If I may... it sounds like you did do a teeny thing wrong, in asking C out before you'd gotten your primary partner's full go-ahead. From what you've written, it sounds like S has never gotten comfortable with the idea of your seeing someone else, and from her perspective it might look as though you used her being out of town to go behind her back and do something she wasn't okay with.
Before I sound like I'm on the attack here, let me say that I'm almost 100% on your side. An open relationship of any kind should be at least theoretically open both ways, unless both partners are truly comfortable and happy with a different understanding.
BUT that's not to say that "being in a V" is all you need before having a fully-developed, open-on-all-sides poly arrangement. It sounds as if you jumped straight into the mindset of, "we're poly now, so I can have other partners" without working through S's feelings about that first. That's the wrong way around. For success in polyamory (or in whatever) you need to start by figuring out what each person's needs and comfort levels are, dig deep to solve any serious conflicts in those, and then express your labels and boundaries.
Also, just as a matter of courtesy, I would ALWAYS expect my bf to tell me he was planning to ask someone else out before he asked her. That's part of being primary, to me (I'd be curious to see if anyone else here, as a primary, feels differently.) That way we could talk through any hesitancies or insecurities I had... or, more likely, I could give him a pep talk and/or advice on how to best approach her. (Or, you know, some of both.)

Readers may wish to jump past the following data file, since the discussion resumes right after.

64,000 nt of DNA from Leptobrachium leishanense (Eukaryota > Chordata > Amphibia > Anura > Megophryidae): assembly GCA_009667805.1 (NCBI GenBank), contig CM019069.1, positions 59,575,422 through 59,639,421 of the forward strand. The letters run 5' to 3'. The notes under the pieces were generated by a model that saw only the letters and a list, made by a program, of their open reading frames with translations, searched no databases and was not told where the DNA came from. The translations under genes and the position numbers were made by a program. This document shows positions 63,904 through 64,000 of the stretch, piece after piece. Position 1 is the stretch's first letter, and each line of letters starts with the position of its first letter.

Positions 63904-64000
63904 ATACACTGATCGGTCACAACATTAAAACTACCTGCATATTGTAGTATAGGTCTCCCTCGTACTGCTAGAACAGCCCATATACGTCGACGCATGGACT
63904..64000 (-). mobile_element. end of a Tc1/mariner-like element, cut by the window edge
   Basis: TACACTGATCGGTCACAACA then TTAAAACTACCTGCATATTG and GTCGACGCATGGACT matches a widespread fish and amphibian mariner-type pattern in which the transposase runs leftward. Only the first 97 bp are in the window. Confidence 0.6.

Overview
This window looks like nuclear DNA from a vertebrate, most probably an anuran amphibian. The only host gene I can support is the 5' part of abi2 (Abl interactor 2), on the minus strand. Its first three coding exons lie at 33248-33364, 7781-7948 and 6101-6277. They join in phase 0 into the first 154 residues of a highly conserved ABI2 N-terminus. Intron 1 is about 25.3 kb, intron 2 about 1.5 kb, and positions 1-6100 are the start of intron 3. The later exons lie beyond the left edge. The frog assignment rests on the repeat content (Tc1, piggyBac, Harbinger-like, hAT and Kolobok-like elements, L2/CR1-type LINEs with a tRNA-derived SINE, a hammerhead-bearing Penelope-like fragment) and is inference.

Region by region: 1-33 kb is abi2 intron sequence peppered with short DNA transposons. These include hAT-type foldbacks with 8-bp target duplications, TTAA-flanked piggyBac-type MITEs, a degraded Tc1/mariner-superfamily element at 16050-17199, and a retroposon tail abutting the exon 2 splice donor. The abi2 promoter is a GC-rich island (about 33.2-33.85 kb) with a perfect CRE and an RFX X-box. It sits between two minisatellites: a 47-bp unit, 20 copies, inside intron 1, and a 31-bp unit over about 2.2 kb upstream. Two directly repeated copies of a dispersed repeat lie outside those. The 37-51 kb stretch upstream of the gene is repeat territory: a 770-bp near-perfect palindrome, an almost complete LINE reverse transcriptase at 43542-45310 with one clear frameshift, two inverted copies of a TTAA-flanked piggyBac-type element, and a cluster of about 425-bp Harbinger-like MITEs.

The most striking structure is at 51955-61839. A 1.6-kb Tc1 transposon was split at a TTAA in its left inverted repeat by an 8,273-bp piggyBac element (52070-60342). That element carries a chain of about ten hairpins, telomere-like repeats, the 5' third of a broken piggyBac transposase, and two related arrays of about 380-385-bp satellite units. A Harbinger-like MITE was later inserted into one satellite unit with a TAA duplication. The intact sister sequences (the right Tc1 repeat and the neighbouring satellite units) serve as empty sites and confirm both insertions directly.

So, I wouldn't say you made a mistake in getting involved with her or pursuing a relationship, but I do think you could have approached it better, in a way that made S feel more reassured that she would still come first with you.
Now, going forward: I think you need to separate your (justified) resentments and feelings of unfairness from your desires for the shape of your life. Yes, it's totally unfair: you adjusted to her taking a lover, you overcame your initial discomfort and developed a close, stable family with your wife and D; she failed to do the same thing for you. But, like they tell us when we're kids, life isn't fair. Since I've grown up, I've amended that to, "Life isn't fair, but it can be happy." The sooner you can let go of what would be fair and focus your attention on what would help you be happy, the better this process will go.
Ideally, your wife will realize (with as much communication from you as is needed to get the point across) that she owes it to you to overcome whatever issues are keeping her from feeling able to share you. Neither of you should expect an overnight change, but it should be something she can work toward. If she can't or won't do that, then you have to figure out what would make you happy (or least unhappy): a) being with her and D in the current, unfair arrangement; b) being with her but cutting D out of your lives; or c) walking away from them both. Only you can answer that. Hopefully she will see what an awful choice that would be for you, and work on her own growth so as to make it unnecessary.